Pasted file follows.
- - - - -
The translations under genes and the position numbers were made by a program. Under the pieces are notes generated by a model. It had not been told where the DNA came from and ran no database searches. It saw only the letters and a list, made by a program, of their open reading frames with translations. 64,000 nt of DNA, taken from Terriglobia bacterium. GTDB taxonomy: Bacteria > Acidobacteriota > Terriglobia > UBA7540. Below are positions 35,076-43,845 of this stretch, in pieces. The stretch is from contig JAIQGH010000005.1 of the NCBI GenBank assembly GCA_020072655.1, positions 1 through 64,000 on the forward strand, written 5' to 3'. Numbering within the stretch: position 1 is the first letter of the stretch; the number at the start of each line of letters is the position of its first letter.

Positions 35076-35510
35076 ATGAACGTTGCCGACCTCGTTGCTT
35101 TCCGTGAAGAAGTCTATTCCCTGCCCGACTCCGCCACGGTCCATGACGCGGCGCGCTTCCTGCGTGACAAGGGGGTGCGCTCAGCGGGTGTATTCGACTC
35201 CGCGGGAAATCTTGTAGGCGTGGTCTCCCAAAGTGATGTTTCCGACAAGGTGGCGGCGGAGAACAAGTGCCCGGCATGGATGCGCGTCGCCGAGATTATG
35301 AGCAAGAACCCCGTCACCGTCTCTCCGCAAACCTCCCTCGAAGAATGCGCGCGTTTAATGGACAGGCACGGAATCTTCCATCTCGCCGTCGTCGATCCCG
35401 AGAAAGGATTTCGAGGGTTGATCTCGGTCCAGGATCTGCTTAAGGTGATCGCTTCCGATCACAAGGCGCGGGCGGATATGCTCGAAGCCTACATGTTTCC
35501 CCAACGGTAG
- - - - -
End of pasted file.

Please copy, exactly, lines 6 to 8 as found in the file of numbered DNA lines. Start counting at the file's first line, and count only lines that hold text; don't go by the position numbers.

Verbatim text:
35301 AGCAAGAACCCCGTCACCGTCTCTCCGCAAACCTCCCTCGAAGAATGCGCGCGTTTAATGGACAGGCACGGAATCTTCCATCTCGCCGTCGTCGATCCCG
35401 AGAAAGGATTTCGAGGGTTGATCTCGGTCCAGGATCTGCTTAAGGTGATCGCTTCCGATCACAAGGCGCGGGCGGATATGCTCGAAGCCTACATGTTTCC
35501 CCAACGGTAG